As the New Year approaches, I've been thinking, and writing in my journal, as I generally do at this time of year, about how things are going and what resolutions I might be inclined to make if I were the sort of person who believed in making New Year's Resolutions. It's not that I'm irresolute; it's more that experience teaches that New Year's resolutions are no more likely — indeed, probably less likely — to "take" than resolutions made under less arbitrary circumstances. If as a result of the fact that I a find myself short of breath one day I resolve to eat more and exercise less, the logic of that resolution is surely more compelling than the logic associated with turning over a new leaf simply because of a calendrical change. Or so I suspect.
But the process of reflecting upon what changes might be warranted at any given moment is surely a worthwhile, value-creating exercise. And in attempting it this year I have found myself thinking about derivations, specifically about the relationship between the words "creation" and "recreation," insofar as they apply to the larger ethical and philosophical question of how we (I) might best spend our time on any given day, or hour. I'm old enough now to sense that my time is running out. I've already outlived my father, who died of a heart attack at 61. I lost a friend and colleague at the start of this school year. I've been really lucky these last ten years in Hawaii, and I know that my luck won't hold out forever. So as I approach the new year, and even as I approach each new day, I've got a voice in my head saying, "What are you going to do with this day." And often, it seems that the question of what to do with it comes down to a question of balance: what proportion of the day for creation, what part of the day for recreation.
I look at work as value-creation. In work, whether it be the work I do at my job or other kinds of product-generation like writing or drawing or painting, I am trying create something of value, something that be a source of benefit or pleasure either to me or to somebody else. Play, on the other hand, is not directly oriented toward production, but toward immediate enjoyment. For example, I play a lot of online chess. Over the past few months I've average perhaps an hour or an hour and a half a day. I enjoy it, I really do. I sit down at the computer and the time just flies by. But it's pure recreation. It serves no purpose; it creates no value; it gets nothing done. Granted, practice has made me a better player, and perhaps by myelinating those neural pathways I'm making some little contribution toward forestalling the early(er) onset of Alzheimer's. But even if I were to become a grandmaster, what good does that do anyone? And once I am dead and gone, how will that particular accomplishment have added in any way to the quotient of value and happiness in the world? And so every time I fire up the computer and sit down to play, there's this Puritanical little voice in the back of my head saying "Don't you really have anything better to do?" And the answer is, "Sure." Almost anything I might choose to do would be better than playing chess, if the criterion of judgment is productivity.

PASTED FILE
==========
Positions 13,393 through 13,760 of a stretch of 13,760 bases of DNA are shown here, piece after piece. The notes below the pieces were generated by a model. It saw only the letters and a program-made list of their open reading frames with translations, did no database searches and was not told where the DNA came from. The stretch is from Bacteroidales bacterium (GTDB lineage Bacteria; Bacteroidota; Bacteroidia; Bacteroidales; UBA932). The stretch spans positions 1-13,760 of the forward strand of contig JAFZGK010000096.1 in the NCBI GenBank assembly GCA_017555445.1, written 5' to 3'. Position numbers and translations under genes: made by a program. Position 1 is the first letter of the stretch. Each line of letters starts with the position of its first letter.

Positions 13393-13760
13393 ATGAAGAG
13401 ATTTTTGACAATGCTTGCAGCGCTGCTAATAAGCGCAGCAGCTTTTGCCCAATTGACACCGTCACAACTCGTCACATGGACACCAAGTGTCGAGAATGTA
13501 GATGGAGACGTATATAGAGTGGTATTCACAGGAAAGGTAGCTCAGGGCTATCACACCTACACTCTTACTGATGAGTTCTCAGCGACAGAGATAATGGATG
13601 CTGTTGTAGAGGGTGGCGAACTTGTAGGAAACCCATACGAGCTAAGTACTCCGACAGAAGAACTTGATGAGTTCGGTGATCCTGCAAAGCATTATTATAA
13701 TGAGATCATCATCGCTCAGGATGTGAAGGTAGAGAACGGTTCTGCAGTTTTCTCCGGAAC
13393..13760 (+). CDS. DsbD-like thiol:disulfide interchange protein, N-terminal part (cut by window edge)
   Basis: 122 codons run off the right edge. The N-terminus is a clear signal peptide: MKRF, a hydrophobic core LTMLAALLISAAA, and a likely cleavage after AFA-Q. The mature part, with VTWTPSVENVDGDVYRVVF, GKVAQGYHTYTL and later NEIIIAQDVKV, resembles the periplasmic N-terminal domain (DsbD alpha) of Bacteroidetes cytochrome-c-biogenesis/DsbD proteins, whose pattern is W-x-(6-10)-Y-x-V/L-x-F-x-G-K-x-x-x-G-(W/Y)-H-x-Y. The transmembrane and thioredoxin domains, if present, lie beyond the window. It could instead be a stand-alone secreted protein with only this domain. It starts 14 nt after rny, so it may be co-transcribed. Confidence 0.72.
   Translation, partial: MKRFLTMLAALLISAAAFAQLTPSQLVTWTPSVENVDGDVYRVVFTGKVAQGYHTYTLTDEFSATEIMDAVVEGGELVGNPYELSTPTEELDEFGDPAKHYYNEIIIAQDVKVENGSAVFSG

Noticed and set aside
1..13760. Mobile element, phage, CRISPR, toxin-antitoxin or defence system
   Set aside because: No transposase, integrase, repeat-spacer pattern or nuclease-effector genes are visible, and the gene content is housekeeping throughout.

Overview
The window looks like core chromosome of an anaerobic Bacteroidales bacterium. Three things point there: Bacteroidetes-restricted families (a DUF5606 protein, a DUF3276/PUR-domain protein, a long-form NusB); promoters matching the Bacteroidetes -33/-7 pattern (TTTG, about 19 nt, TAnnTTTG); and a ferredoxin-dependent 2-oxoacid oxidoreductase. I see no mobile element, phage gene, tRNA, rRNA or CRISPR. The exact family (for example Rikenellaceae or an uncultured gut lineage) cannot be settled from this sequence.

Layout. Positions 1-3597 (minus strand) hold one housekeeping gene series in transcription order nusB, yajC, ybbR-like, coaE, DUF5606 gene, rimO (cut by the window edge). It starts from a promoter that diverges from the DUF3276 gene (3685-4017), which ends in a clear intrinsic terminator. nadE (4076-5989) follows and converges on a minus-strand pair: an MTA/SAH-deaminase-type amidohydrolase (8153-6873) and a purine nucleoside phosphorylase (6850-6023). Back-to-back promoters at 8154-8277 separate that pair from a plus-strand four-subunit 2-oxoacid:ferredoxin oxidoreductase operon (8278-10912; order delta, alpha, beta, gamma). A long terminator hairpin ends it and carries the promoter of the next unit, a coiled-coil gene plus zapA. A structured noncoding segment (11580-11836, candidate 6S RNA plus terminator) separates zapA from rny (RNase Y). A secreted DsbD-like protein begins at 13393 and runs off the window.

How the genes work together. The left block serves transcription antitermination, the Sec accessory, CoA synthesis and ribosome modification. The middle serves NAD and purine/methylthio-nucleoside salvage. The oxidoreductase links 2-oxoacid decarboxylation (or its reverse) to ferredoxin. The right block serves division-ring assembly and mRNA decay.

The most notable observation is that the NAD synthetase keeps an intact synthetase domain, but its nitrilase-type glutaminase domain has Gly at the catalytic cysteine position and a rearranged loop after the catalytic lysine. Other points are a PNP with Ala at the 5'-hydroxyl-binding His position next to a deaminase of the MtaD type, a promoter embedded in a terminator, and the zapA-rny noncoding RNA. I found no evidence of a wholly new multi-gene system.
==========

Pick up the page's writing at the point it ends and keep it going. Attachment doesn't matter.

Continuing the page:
Fortunately or unfortunately, there are other voices in my head as well. Like the one chirping variations on the theme of "All work and no play makes Jack a dull boy." We can't all be productive all the time, right? Isn't there room in every well-governed life for a judicious mixture of creation and recreation? Sure. So how do we do the math? What's the calculus of productivity? What's the ethics of recreational responsibility?
And then there's the derivation question. The root form of "create," it turns out, according to dictionary of Indo-European Roots in the back of my trusty American Heritage Dictionary, is "ker," which means "grow." It comes from the Latin Ceres, who was the goddess of agriculture, responsible for the growth of grain. Cognate words include cereal, increase, and crescendo, and more distantly, adolescent and sincere. So that's a nice little cluster of words with positive connotations. But how do we get "recreation" from re-creation? Perhaps there is some sense in which making something the first time is work, but "making it again" is just for fun? Is "recreation" somehow therefore a mere shadow or vestige of "creation?"
All of which puts me in mind of the last stanza of Robert Frost's Two Tramps in Mud Time:
And now that I read and re-read those lines, I'm conscious of the cognitive dissonance they create in me. I find myself gritting my teeth and resisting, in the reptile part of my brain, the forced logic of these lines. Frost sounds here like a scold, like a schoolmaster. He's going for profundity, but, but you can't get there if you leave out the "fun." In his best poems his playfulness and his work do balance and reinforce one another. This poem, on the other hands, feels too fully willed, too self-consciously worked out, for me. I hear the words, but I'm not convinced by them. But I can still relate to what he's trying to examine here: Avocation and vocation. Love and need. Work and play. Creation and recreation.
But yield who will to their separation,
My object in living is to unite
My avocation and my vocation
As my two eyes make one in sight.
Only where love and need are one,
And the work is play for mortal stakes,
Is the deed ever really done
For Heaven and the future's sakes.
I'll spend some time the next few days thinking about the role that chess is going to have in my life during the New Year, whether I should perhaps give it up on the grounds that it is insufficiently creative, or whether I should set some sort of arbitrary limit upon my time playing on the grounds that balance is a good thing, or whether I should just do what I feel like and to hell with it, on the grounds that life is too short to worry about it.